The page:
Keller to Nuns: Get Out!
Former *New York Times* editor Bill Keller thinks it sounds shocking that he agrees with the Catholic conservative Bill Donohue, but he need not be disturbed. Some of us have long thought he was closer to Donahue than he pretended. What he particularly liked is the way Donohue argues that half of Catholics should just leave the church they pretend to believe in. Keller puts the matter even more punchily. He tells the useless half, “Summon your fortitude and just go.”
June 23, 2012
The Politics of Safe Sex
Republican leaders, strategists, presidential candidates, and sympathetic columnists have been dismayed that their party got into a big controversy over the issue of insurance coverage of contraceptives—when the economy and Obama’s presidency were supposed to be the defining issues of the 2012 election. Along comes Rush Limbaugh, before whom most Republican politicians quaver, to make matters worse with his vile and curiously salacious statements about Sandra Fluke, the Georgetown University Law School student and leading figure making the case for such coverage for students. But Limbaugh’s attack was so far out of bounds as to mask the fact that in substance he probably spoke for a great number of his listeners by asking, why should taxpayers pay for insurance to cover the consequences of unlimited sexual activity by students?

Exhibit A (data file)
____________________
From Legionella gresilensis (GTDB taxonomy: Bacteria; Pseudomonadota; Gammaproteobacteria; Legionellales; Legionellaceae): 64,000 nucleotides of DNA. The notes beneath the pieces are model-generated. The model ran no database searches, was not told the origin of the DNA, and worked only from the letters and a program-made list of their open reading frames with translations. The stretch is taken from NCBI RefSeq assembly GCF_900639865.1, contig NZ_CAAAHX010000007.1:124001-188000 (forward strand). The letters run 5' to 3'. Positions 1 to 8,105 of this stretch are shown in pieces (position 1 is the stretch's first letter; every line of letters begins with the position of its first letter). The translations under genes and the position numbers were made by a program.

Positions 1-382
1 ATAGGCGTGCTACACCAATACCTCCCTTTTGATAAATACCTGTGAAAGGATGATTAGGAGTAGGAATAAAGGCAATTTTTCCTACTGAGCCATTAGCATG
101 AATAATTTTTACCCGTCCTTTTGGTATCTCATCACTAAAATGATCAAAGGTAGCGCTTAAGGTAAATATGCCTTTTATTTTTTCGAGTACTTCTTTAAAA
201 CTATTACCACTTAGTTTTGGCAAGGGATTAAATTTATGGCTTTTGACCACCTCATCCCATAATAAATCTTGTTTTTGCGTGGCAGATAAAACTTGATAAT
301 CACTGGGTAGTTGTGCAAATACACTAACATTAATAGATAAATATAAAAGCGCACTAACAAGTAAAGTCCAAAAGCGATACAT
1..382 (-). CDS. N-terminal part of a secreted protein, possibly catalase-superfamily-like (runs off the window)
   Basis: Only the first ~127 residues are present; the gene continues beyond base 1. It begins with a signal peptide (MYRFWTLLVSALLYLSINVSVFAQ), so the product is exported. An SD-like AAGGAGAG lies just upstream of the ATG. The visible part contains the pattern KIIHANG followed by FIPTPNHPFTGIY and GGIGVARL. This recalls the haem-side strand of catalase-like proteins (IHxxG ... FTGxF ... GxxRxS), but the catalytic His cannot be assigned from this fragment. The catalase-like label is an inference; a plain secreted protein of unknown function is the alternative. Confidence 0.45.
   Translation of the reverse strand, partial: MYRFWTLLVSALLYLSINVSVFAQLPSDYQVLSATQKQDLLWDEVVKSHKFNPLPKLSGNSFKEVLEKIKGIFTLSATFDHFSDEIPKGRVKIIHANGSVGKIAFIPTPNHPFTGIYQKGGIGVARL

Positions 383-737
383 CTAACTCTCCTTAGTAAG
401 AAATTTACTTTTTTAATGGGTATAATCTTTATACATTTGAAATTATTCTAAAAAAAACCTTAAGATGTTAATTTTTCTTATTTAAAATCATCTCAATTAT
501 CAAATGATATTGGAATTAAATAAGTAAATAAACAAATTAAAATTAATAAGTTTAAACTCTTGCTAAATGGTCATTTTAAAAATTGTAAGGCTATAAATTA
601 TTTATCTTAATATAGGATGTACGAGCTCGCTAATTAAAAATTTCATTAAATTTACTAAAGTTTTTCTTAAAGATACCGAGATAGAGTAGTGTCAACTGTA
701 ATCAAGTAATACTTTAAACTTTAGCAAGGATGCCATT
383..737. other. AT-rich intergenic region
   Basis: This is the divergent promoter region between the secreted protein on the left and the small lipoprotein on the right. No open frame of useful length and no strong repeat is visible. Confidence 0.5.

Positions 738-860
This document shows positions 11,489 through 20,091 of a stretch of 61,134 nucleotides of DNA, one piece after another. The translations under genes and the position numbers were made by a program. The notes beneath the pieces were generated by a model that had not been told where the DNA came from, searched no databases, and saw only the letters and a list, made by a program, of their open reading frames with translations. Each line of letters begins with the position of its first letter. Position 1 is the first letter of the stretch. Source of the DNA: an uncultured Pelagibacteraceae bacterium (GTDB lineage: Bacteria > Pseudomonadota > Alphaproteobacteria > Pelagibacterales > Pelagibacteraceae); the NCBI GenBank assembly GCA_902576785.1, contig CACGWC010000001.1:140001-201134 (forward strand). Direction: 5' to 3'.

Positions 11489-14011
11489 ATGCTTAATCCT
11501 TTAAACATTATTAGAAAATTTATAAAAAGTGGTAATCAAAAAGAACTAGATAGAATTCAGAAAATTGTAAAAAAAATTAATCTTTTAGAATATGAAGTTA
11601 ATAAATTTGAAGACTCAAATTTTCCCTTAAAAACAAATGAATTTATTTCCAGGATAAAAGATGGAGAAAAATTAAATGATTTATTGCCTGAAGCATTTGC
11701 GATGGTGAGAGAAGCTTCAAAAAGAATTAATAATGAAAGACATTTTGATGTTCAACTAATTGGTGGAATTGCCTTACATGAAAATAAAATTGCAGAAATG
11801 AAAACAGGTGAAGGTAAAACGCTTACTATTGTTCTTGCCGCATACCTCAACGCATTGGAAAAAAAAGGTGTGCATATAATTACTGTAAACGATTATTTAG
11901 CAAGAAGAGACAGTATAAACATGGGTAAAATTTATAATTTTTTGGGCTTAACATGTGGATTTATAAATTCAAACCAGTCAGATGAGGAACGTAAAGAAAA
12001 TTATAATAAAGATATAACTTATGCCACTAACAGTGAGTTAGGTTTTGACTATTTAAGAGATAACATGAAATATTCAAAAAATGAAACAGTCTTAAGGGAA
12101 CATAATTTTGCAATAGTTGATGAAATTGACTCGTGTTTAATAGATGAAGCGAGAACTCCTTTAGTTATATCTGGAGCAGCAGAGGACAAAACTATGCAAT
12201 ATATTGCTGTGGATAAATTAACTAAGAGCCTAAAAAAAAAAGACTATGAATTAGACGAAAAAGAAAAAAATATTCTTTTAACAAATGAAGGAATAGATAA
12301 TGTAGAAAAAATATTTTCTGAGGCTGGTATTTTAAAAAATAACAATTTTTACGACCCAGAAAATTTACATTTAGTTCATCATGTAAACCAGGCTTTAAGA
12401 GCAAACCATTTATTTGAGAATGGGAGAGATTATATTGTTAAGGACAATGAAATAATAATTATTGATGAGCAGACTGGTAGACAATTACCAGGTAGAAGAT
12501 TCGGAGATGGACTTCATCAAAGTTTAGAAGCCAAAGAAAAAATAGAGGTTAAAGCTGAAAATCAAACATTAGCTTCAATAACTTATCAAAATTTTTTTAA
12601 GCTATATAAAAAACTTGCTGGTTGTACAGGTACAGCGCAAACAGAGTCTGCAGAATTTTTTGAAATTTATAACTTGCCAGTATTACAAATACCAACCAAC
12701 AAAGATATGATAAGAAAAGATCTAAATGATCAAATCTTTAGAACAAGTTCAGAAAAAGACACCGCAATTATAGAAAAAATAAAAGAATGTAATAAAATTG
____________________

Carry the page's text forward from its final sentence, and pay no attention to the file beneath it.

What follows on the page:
March 5, 2012
Contraception's Con Men
Contraception is not even a religious matter. Nowhere in Scripture or the Creed is it forbidden. Catholic authorities themselves have long rejected the idea, saying instead it is a matter of “natural law,” that the natural purpose of sex is procreation, and any use of it for other purposes is “unnatural.” But a primary natural purpose does not of necessity exclude ancillary advantages. The purpose of eating is to sustain life, but that does not make all eating that is not necessary to subsistence “unnatural.” Some Republicans are using the bishops’ stupidity to hurt the supposed “moderate” candidate Mitt Romney, giving a temporary leg up to the faux naïf Rick Santorum; others are attacking Barack Obama as an “enemy of religion.” What we are seeing is not a defense of undying principle but a stampede toward a temporarily exploitable lunacy.
February 15, 2012